Fun factor of the mechanics/ theme
The core concept of a sinking island is definitely an enjoyable experience. There is a sense of urgency without having to resort to egg timers or phone apps. In addition, the twist of the focus not being on the number of people you rescue but rather their relics add a subtle layer of complexity to all of your actions.
At this point it is probably obvious I enjoy Survive a lot but it does have some downfalls. The two-player mode lets it down, where both players instead become 2 players to fill out the board. The lack of players also diminishes some of the games finer moments that come solely from having the board be more complex with the addition of others. Another point to make is that survive has little variation from game to game. Those games are enjoyable but it is the type of game that shines best when taken out infrequently rather than often.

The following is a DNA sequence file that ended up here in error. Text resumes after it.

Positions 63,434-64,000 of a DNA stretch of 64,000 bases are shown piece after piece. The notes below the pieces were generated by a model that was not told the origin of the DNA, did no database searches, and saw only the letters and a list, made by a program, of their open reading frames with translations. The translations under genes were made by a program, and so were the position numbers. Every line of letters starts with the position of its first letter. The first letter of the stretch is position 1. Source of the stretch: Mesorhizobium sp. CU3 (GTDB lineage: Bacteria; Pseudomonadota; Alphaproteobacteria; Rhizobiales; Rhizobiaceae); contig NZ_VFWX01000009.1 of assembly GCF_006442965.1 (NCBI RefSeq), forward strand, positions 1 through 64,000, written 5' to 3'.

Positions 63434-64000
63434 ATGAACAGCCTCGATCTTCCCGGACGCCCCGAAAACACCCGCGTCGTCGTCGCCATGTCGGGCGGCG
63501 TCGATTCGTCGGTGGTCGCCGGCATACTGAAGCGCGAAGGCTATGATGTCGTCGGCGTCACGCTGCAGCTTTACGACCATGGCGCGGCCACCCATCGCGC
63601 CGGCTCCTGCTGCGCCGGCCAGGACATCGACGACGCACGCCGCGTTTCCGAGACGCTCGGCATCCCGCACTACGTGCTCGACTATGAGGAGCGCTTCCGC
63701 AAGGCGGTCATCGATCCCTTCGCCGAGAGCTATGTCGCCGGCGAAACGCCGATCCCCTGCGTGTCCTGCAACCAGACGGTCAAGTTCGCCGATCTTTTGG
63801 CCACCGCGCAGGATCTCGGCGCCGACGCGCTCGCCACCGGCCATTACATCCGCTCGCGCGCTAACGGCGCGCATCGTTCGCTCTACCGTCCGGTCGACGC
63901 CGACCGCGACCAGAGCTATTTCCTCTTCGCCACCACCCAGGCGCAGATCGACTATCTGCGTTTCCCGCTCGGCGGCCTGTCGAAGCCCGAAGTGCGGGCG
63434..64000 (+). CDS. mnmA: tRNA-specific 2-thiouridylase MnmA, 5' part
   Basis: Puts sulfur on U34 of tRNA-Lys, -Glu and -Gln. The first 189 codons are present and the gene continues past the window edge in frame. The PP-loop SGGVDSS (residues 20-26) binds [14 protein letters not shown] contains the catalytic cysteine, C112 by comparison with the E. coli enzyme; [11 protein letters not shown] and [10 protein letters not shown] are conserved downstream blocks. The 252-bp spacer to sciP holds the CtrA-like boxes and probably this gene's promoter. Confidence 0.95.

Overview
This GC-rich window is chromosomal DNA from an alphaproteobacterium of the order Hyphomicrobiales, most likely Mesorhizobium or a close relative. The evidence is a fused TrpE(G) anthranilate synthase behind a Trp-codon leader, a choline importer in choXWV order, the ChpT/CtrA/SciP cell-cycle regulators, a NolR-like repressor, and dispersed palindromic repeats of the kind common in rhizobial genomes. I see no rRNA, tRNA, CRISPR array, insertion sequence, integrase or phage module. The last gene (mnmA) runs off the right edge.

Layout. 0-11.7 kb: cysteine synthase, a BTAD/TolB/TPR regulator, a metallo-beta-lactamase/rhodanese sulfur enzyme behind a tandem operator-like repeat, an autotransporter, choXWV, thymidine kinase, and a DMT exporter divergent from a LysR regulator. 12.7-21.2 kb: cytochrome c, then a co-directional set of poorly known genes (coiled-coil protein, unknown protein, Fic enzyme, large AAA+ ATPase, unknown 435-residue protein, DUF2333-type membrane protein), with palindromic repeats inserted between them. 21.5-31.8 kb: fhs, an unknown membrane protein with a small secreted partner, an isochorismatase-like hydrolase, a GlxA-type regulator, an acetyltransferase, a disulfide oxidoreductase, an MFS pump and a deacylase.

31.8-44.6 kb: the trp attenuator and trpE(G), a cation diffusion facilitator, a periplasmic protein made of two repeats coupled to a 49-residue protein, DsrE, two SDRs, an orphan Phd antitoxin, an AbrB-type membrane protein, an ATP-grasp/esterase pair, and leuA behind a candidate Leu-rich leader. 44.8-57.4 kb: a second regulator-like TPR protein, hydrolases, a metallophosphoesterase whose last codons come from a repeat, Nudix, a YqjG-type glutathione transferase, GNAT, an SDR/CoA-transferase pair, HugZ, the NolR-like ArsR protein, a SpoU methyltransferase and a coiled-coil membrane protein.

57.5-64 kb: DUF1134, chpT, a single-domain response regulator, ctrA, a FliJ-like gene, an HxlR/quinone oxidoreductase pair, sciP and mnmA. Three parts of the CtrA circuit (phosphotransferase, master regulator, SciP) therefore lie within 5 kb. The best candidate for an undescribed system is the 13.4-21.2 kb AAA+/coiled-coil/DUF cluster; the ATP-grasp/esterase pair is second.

Overall Survive! escape from Atlantis falls very much in line with its B-movie theme, being a supporting act before the main feature. That may sound harsh but I don’t believe that all games need to have boxes the size of houses or have 6 hour play times to be worth my while. This game is perfect for getting you into the gaming mood. It provides some good-natured rivalries that can inform further gameplay and it can allow you to catch up with buddies while not slowing down everyone’s turn. If anything this game is the popcorn at the movies.
Here at Board Game Inquisition our ranking system for games in our collection goes as follows:
Keep in collection
Trade for something new for the collection
Burn an unworthy candidate
Survive: Escape from Atlantis! remains a firm favourite in our collection and won’t be going anywhere anytime soon.